Awareness vs Knowledge

Today, for the first time in quite a while, I wept.

I have seemingly hurt an innumerable amount of people in vastly immeasurable ways. And for this, I will always hate myself. I know I’ve hurt people — I’ve always known I hurt people — but today, perhaps for the first time, I really became aware of the pain I’ve caused. And as a result, I now know the true reason for why I am so dedicated to speaking-out against teacher/student relationships:

I want to protect those students from — me.

Well, I suppose, more accurately, I want to protect those students from who I was (and teachers who are a current incarnation of who I was), but the general idea remains static. I’ve been asked many times, “Why are you giving these speeches and writing these books?” And I’ve always had a solid answer about wanting to be the voice who helps put an end to the epidemic of unlawful teacher/student relationships.

But today, I think my conscious and subconscious had a heart-to-heart for the first time in a long time. It made me realize a very important detail that I’ve always known, but have barely been aware: What I did really hurt someone.

On a cognitive level, I’ve known for many years that someone caused an immeasurable amount of pain within me, having been sexually assaulted in 1998 by someone I’d trusted as a close friend.
On a cognitive level, I’ve known for years that I caused someone an immeasurable amount of pain by taking advantage of someone to whom I was a trusted superior.

On an emotional level, I connected with the pain I felt as a result of being sexually assaulted by someone I trusted — I made this connection in prison, and I wept.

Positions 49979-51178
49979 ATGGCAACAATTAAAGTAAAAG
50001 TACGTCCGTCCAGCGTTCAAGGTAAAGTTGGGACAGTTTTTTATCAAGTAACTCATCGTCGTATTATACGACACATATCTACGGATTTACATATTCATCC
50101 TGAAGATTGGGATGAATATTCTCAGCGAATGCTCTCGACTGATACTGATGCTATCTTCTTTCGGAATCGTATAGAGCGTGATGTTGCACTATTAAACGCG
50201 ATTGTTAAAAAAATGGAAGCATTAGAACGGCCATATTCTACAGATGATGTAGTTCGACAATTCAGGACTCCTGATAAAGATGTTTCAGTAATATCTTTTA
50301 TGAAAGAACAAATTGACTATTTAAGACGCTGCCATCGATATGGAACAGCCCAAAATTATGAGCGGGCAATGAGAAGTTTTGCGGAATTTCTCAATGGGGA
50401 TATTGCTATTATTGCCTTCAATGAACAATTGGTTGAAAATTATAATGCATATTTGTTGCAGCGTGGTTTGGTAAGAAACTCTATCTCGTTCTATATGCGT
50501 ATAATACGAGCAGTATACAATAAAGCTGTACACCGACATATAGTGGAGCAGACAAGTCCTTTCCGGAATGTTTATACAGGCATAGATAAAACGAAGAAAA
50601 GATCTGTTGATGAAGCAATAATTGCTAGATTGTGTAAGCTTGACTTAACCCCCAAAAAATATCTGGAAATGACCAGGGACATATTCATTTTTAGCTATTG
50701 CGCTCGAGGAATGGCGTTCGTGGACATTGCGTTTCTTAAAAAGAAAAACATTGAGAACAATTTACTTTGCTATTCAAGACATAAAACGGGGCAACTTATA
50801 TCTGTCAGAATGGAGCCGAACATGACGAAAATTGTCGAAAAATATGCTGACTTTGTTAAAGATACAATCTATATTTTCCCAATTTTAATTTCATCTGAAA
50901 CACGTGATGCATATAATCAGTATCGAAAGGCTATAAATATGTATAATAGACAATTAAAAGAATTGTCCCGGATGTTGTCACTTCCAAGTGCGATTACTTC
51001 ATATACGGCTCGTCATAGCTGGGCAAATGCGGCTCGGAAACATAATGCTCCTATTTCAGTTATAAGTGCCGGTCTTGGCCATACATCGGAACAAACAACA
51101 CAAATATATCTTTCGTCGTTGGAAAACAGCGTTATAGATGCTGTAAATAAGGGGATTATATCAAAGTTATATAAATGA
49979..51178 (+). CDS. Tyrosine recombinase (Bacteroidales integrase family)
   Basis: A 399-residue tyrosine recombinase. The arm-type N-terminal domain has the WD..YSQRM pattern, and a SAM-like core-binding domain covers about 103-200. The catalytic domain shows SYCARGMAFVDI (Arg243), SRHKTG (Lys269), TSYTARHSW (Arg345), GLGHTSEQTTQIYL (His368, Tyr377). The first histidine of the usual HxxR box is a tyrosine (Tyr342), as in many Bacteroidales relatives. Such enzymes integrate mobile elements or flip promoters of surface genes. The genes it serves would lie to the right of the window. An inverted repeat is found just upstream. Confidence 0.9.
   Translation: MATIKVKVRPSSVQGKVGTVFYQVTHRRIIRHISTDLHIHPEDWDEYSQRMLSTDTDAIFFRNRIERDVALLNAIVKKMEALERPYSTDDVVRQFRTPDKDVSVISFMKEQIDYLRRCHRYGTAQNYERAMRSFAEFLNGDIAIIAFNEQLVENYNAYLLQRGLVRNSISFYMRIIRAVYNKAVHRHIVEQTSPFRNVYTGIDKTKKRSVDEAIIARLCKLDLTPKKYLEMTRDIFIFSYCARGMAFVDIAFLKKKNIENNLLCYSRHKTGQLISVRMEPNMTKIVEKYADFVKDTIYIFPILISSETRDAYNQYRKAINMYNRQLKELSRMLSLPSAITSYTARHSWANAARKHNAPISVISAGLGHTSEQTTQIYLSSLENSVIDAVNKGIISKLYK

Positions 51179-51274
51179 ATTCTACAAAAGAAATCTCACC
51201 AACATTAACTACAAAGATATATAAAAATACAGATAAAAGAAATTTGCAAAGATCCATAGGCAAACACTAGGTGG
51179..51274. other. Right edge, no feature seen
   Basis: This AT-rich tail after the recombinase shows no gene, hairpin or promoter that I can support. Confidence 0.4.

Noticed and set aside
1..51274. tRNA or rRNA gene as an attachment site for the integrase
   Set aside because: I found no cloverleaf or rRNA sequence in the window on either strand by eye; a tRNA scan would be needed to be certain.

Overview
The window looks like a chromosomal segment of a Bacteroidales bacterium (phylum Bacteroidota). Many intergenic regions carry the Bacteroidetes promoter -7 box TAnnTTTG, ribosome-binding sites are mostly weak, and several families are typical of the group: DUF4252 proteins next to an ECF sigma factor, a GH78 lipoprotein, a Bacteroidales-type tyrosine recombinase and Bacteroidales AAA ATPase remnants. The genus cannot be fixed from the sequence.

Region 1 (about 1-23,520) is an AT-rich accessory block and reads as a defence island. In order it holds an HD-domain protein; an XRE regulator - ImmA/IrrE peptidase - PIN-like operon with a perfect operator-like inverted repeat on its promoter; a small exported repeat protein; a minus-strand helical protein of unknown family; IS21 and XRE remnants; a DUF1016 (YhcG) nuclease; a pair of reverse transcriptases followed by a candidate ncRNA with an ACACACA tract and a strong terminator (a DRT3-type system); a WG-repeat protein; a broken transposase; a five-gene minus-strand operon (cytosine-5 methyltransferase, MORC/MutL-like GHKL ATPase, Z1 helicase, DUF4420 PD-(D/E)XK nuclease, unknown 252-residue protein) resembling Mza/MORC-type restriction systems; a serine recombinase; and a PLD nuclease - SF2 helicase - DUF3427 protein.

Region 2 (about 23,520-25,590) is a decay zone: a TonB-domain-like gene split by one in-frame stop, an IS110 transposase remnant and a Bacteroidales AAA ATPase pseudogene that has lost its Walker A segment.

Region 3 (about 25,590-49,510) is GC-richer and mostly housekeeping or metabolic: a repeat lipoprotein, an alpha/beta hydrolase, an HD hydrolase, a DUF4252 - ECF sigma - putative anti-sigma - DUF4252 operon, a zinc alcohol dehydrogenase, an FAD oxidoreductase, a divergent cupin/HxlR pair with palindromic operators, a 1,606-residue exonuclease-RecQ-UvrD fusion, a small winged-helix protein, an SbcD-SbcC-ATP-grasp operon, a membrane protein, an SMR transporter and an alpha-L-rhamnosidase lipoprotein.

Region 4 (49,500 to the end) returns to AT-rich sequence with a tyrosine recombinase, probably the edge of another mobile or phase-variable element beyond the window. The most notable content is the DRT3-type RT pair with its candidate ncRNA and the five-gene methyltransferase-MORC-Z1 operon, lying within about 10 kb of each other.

On an emotional level, I connected with the pain I caused as a result of taking advantage of someone who trusted me — I made this connection today, and I wept.

In many ways, it’s difficult to describe the difference. I’ve always known, but I’ve only been recently aware. Knowledge is simply the possession of facts; awareness is the pure and deep understanding of the facts. Granted, I don’t ever pretend to truly understand what my former student felt as a result of my actions. However, being a rape victim myself, I think I have a pretty accurate idea.

I suppose, here’s the gist: I know the pain of being sexually violated; but today, perhaps for the first time, I became aware that I caused that same pain within someone else. I’d always known this to be true, but today I think I really grasped the awareness of the true pain I’ve caused.

I will never have the chance to speak to her again, so I will never have the chance to truly apologize. In court, I read a pre-written lawyer-approved statement during my sentencing hearing, but I’ve never had a chance to say I was truly sorry.

I know she has no interest in speaking to me whatsoever (and I fully understand this), nor can I even attempt to speak with her (because doing so would be a direct violation of my parole), but some days, I hope she happens to stumble upon some of these writings. I hope she sees that the horrid person who did so many terrible things so many years ago is a person who no longer exists, except in archival news coverage.

It’s a common assumption that “people like me” don’t change, but I think that is a sentiment grounded in petulance and fear — if a terrible person can make the necessary life changes to become a good person, then the inverse must be true as well, and that makes people very uncomfortable. It is a much more comforting sentiment to assume that human nature is static rather than dynamic. “People never change,” they say; but maybe the people who say that are the people who have tried to change, but can’t. I wanted to change — I needed to change — so I did.

However, being a better person now does not change the horrible person I was then. Today — seemingly out of nowhere — I truly became aware of the pain I’ve caused, and it absolutely broke my heart; I wept.

I will never have the chance to speak to her directly, ever again.
So I’m just going to let this be my lasting sentiment:

I am sorry.
From the bottom of my heart,
I am so sorry.

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